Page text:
Maybe not. Sorry to disappoint if you’ve been stocking up on green tea extract, but that money may have been wasted. It’s one of the most popular workout supplements on the market, and a quick Google search reveals dozens of articles explaining the benefits of green tea’s “incredible polyphenols.” But a new study suggests that green tea might not improve the body’s fat burning processes at all.
Green tea has been linked to numerous health benefits, including the potential to fight cancer and heart disease. The claims that green tea is a magical fat burner first appeared in 2005, when a study showed that people who drank a bottle of tea fortified with green tea extract every day for three months lost more body fat than subjects who drank a different type of tea. The subjects – all Japanese men – were restricted to a similar diet and had similar BMIs at the start of the study.
Green tea contains a compound called EGCG, which is a catechin, a type of antioxidant naturally occurring in plants. Antioxidants help reduce the level of free radicals in the body. Free radicals can cause cell death and damage. Scientists in the 2005 study thought that EGCG might help burn calories and lower LDL (known as “bad”) cholesterol, and possibly help the body burn fat. But a newer report claims that this green tea antioxidant has no significant effect on weight loss in adults.
The report, a review of twelve different randomized controlled trials, concluded that drinking green tea does not stimulate weight loss. Even green tea extracts, with more highly concentrated levels of EGCG, don’t seem to spur fat burning miracles.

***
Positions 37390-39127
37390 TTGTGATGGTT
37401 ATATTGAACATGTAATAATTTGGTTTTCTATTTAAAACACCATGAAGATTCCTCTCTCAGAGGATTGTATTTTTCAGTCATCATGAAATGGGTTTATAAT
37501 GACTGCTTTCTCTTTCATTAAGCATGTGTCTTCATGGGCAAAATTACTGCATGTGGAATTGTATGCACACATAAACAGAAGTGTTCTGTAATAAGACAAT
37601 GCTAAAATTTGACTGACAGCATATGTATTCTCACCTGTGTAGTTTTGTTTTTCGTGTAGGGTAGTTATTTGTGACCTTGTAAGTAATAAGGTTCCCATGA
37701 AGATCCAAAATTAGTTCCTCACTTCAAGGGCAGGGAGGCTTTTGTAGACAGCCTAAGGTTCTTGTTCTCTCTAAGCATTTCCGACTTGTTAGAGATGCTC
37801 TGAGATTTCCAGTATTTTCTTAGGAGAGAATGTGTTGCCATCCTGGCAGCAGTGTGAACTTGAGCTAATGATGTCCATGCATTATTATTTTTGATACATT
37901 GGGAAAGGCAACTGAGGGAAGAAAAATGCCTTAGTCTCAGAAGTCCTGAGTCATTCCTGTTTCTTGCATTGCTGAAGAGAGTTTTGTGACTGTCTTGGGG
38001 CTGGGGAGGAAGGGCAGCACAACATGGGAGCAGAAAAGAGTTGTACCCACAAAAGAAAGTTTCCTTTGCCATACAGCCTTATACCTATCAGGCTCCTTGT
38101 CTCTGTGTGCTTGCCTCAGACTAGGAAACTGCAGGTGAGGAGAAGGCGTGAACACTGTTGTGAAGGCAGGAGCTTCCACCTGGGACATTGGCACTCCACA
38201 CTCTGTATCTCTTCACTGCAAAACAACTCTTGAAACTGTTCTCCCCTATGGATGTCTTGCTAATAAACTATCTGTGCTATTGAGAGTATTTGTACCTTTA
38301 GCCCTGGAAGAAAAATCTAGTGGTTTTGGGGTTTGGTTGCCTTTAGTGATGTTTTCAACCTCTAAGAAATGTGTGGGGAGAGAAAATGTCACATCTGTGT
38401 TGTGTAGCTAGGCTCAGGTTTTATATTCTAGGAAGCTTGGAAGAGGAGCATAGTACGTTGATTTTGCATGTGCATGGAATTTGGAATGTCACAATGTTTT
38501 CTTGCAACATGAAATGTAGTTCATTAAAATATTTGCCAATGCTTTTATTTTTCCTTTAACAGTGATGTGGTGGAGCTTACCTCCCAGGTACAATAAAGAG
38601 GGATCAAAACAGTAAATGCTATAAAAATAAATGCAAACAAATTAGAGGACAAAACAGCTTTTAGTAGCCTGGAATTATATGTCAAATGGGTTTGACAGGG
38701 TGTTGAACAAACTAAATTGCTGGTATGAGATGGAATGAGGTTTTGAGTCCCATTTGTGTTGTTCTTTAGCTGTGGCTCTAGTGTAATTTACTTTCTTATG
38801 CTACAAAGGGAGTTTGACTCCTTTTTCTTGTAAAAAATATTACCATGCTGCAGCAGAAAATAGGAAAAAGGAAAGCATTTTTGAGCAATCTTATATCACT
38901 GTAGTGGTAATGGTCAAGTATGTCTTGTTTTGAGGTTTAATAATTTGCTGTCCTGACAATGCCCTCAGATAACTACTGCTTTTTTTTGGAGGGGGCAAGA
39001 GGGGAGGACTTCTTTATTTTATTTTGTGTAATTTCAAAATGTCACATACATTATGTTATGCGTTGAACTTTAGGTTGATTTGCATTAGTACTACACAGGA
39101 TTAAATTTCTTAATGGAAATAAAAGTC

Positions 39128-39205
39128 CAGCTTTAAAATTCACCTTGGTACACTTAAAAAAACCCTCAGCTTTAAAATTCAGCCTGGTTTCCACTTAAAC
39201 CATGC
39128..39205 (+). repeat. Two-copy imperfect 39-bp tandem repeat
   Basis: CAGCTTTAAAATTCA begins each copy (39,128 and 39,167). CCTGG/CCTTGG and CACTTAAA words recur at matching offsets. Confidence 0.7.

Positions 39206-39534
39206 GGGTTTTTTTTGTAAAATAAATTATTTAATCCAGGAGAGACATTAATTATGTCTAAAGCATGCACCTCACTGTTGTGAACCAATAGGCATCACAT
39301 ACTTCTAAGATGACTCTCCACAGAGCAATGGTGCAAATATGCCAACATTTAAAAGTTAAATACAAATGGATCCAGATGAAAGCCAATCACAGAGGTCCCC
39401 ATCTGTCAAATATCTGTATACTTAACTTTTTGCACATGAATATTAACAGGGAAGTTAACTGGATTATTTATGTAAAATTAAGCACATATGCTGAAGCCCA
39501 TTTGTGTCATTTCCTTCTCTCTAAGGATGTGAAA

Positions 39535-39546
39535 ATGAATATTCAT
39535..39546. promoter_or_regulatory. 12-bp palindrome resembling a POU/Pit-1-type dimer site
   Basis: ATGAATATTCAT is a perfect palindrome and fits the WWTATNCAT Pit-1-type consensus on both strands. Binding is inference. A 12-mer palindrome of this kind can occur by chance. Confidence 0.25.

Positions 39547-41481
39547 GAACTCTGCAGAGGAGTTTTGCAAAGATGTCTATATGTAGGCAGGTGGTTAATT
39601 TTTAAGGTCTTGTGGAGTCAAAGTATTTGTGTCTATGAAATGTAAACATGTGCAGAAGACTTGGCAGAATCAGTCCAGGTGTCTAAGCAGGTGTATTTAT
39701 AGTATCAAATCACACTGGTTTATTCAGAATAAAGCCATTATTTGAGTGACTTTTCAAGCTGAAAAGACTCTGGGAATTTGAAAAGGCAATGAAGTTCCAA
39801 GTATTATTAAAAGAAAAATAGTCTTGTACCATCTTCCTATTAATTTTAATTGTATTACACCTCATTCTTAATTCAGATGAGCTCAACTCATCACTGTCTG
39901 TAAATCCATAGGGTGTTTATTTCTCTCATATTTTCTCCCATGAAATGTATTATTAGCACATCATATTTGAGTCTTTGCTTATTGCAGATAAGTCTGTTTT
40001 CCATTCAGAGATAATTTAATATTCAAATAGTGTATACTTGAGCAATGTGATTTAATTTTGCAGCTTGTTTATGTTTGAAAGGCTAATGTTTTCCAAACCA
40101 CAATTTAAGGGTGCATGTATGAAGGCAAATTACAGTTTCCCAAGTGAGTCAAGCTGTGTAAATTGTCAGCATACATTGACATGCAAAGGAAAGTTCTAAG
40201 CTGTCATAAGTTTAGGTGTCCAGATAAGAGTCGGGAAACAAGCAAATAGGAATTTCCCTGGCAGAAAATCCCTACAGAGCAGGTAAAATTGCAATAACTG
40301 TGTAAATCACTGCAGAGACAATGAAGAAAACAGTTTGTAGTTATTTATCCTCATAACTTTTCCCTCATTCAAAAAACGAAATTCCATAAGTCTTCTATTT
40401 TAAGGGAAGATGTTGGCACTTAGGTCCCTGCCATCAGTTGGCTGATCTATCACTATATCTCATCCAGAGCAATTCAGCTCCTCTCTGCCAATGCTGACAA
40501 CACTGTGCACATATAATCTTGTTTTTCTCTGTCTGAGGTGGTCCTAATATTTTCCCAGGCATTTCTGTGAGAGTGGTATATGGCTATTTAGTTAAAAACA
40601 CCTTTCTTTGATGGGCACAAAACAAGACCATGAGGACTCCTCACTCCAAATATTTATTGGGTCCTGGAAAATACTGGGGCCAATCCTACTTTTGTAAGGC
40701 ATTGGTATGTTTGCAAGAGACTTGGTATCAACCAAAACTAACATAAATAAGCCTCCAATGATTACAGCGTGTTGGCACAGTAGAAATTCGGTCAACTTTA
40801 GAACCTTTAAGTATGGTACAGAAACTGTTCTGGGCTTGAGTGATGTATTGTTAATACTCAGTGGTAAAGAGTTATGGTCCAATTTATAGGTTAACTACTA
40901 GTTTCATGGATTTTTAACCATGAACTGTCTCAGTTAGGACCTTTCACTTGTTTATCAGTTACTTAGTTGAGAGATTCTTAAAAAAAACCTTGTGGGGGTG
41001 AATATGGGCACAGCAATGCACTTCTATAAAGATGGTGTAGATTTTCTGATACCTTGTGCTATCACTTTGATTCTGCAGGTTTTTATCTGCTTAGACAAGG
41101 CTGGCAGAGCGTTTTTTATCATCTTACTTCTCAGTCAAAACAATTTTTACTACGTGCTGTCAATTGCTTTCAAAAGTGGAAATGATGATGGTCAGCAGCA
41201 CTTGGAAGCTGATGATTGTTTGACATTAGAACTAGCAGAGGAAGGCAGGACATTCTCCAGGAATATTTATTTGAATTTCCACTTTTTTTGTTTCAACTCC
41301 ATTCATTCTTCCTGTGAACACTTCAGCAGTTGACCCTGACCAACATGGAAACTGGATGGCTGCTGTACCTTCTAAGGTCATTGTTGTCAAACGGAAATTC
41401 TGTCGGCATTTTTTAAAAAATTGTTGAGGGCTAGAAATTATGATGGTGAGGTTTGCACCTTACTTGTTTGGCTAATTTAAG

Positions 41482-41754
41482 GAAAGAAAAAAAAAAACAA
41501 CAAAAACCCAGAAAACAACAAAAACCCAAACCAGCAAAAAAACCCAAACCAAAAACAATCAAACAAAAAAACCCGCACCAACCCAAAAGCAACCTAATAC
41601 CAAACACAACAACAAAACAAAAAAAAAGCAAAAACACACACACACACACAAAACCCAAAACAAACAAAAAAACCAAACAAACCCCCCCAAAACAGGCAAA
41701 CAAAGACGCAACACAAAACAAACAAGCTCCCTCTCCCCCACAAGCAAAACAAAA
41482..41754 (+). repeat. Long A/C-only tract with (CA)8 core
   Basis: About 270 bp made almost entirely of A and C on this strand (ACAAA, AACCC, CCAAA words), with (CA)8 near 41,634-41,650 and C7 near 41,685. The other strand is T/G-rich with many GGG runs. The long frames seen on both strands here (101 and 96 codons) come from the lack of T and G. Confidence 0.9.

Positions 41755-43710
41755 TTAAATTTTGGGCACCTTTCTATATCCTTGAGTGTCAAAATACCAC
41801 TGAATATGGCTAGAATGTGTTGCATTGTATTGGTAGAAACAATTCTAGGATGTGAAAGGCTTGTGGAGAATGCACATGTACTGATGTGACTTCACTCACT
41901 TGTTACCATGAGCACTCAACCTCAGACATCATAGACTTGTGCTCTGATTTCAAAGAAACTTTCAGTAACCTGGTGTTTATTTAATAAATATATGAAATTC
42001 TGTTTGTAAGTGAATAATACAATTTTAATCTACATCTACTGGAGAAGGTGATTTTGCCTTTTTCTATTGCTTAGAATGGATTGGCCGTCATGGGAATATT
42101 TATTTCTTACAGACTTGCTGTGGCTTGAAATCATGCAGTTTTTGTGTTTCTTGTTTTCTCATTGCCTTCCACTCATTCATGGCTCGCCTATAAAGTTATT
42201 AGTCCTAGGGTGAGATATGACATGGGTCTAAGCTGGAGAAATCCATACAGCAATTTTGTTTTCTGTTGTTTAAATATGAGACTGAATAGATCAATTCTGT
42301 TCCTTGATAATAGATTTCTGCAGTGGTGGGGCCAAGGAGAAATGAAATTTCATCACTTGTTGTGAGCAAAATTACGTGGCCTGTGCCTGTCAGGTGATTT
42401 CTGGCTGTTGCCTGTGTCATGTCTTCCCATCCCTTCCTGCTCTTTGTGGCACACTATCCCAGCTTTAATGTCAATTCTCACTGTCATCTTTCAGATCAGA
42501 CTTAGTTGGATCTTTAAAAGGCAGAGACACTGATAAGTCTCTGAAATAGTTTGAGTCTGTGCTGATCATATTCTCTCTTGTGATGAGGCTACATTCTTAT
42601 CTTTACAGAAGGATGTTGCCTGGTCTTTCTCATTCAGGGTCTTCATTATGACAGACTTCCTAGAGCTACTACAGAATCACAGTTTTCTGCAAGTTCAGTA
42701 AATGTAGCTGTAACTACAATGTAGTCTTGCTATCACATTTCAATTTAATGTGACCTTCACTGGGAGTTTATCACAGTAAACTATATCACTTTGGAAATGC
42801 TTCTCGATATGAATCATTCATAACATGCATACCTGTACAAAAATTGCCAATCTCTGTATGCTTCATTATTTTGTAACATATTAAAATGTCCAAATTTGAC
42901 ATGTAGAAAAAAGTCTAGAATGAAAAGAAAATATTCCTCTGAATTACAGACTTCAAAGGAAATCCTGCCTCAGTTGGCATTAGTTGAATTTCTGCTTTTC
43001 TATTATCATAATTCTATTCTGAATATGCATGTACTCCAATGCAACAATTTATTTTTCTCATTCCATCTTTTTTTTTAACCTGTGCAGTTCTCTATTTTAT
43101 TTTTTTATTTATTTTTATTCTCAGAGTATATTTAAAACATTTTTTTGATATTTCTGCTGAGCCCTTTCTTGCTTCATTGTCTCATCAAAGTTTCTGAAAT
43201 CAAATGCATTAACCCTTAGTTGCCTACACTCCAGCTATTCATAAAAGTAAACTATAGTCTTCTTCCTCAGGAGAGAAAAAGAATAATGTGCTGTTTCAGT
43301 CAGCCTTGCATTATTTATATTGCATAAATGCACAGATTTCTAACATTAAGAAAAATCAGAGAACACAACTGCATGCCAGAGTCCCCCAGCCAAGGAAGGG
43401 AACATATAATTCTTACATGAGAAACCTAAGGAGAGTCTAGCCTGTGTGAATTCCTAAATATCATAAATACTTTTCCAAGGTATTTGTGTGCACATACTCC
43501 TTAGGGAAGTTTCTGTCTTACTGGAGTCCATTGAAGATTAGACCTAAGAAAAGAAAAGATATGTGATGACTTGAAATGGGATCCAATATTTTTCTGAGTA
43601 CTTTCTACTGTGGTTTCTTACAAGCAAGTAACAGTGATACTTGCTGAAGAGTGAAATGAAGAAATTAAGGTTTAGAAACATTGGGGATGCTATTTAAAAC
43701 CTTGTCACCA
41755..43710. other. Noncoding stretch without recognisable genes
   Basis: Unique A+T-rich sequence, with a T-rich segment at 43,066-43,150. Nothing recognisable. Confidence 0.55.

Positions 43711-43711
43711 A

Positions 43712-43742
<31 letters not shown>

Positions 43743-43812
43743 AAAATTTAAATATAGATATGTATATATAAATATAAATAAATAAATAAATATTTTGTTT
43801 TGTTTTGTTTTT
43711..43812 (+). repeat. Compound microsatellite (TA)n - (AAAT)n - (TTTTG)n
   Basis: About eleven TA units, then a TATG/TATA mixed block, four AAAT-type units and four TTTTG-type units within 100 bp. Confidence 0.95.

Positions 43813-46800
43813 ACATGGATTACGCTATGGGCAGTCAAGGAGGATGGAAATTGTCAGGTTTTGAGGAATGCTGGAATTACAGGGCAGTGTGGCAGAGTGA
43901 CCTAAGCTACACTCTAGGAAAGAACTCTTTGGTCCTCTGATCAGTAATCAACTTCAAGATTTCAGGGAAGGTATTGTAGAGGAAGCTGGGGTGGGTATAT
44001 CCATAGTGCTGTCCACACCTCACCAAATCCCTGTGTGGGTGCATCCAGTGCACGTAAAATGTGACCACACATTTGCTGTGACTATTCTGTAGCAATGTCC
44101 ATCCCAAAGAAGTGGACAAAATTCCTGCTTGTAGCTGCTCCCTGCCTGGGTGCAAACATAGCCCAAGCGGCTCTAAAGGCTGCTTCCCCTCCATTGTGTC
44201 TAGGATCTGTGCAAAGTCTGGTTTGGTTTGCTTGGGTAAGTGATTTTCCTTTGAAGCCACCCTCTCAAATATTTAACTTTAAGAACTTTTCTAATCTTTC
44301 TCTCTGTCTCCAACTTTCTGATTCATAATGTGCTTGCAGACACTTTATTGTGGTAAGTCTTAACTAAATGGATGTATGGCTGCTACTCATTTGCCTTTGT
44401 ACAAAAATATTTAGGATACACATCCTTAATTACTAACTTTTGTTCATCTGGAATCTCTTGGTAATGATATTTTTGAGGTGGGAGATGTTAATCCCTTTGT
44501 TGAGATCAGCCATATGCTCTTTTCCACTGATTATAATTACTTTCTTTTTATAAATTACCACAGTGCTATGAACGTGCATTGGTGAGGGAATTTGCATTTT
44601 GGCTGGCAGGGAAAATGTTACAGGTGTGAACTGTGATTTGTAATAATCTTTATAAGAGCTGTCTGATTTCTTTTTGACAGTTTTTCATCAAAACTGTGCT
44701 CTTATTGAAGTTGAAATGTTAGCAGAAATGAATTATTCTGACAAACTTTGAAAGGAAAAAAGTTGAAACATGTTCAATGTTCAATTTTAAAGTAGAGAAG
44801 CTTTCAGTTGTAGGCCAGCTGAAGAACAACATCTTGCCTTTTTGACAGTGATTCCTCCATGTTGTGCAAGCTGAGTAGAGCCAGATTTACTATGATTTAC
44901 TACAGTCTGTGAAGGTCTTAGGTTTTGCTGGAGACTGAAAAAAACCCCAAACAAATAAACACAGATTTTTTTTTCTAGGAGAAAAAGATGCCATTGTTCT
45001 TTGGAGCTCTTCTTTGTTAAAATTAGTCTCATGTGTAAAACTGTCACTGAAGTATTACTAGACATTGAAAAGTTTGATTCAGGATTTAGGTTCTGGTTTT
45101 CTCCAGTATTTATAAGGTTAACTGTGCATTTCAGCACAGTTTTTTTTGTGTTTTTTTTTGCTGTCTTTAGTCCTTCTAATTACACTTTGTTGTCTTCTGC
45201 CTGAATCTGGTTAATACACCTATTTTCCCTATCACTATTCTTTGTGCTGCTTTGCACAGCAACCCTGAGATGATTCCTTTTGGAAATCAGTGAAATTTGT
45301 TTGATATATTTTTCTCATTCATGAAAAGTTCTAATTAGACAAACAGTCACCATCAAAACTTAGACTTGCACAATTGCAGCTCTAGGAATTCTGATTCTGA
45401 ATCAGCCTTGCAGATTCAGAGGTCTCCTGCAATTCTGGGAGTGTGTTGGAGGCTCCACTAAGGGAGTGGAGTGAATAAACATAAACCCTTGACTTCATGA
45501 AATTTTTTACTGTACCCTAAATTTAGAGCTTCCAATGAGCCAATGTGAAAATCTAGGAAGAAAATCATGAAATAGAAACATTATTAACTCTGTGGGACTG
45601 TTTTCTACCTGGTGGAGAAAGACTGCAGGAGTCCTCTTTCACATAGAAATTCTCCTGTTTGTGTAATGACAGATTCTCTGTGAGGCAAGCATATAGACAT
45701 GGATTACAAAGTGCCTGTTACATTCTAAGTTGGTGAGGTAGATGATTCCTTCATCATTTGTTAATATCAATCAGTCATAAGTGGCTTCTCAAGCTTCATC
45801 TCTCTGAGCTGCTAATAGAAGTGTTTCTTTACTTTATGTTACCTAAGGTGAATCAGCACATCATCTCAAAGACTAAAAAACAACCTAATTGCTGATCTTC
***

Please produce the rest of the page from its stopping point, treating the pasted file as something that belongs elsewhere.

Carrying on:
Another recent study was conducted much like the one from 2005. All the participants were male, and were put on similar diets. The subjects went through exercise trials at the start and end of the week. The intensity of the exercise was geared to levels known to produce optimal fat burning effects. Throughout the week, some men drank green tea extract and others drank a placebo. Researchers did extensive testing throughout the study, including taking blood samples, but found that the green tea extract did not improve fat oxidation.
Of course, many of the people who swear by green tea extract are distance runners and bodybuilders. No major green tea studies have been done in athletes, so there’s a chance green tea’s antioxidants might provide some exercise boosts. But for now, you can probably stop shilling out cash for green tea supplements. A cup or two now and then never hurt, though.
Garnet is a student at Columbia University in New York City. She is “that person” who starts dancing at a party when everyone else is standing around, and if there were a Facebook stalking Olympics, she would be a gold medalist. She also loves cheesy 90s music, and almost died of happiness when Vanilla Ice retweeted her. Once. Follow her on Twitter @garnethenderson.